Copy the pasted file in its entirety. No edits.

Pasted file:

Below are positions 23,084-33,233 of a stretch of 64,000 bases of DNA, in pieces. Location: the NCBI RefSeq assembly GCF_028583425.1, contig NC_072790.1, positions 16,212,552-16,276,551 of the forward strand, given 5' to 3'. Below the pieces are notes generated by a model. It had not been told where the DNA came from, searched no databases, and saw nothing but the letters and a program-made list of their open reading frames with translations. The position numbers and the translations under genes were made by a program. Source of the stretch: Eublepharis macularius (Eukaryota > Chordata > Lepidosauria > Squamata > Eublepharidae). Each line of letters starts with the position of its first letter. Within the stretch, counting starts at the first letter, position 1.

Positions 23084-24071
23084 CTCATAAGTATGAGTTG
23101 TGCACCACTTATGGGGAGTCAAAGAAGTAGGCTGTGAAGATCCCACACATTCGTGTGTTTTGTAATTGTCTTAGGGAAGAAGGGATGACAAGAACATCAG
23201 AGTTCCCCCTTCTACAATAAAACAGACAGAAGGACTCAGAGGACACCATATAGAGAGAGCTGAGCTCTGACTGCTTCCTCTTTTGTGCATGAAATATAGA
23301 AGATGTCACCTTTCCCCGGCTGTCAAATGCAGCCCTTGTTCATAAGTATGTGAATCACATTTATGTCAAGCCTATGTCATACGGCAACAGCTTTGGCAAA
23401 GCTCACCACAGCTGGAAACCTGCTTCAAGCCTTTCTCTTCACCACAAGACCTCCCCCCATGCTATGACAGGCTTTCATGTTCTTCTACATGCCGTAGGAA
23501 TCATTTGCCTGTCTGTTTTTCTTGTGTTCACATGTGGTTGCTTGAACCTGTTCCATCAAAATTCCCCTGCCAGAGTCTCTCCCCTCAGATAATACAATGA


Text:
Below are positions 23,084-33,233 of a stretch of 64,000 bases of DNA, in pieces. Location: the NCBI RefSeq assembly GCF_028583425.1, contig NC_072790.1, positions 16,212,552-16,276,551 of the forward strand, given 5' to 3'. Below the pieces are notes generated by a model. It had not been told where the DNA came from, searched no databases, and saw nothing but the letters and a program-made list of their open reading frames with translations. The position numbers and the translations under genes were made by a program. Source of the stretch: Eublepharis macularius (Eukaryota > Chordata > Lepidosauria > Squamata > Eublepharidae). Each line of letters starts with the position of its first letter. Within the stretch, counting starts at the first letter, position 1.

Positions 23084-24071
23084 CTCATAAGTATGAGTTG
23101 TGCACCACTTATGGGGAGTCAAAGAAGTAGGCTGTGAAGATCCCACACATTCGTGTGTTTTGTAATTGTCTTAGGGAAGAAGGGATGACAAGAACATCAG
23201 AGTTCCCCCTTCTACAATAAAACAGACAGAAGGACTCAGAGGACACCATATAGAGAGAGCTGAGCTCTGACTGCTTCCTCTTTTGTGCATGAAATATAGA
23301 AGATGTCACCTTTCCCCGGCTGTCAAATGCAGCCCTTGTTCATAAGTATGTGAATCACATTTATGTCAAGCCTATGTCATACGGCAACAGCTTTGGCAAA
23401 GCTCACCACAGCTGGAAACCTGCTTCAAGCCTTTCTCTTCACCACAAGACCTCCCCCCATGCTATGACAGGCTTTCATGTTCTTCTACATGCCGTAGGAA
23501 TCATTTGCCTGTCTGTTTTTCTTGTGTTCACATGTGGTTGCTTGAACCTGTTCCATCAAAATTCCCCTGCCAGAGTCTCTCCCCTCAGATAATACAATGA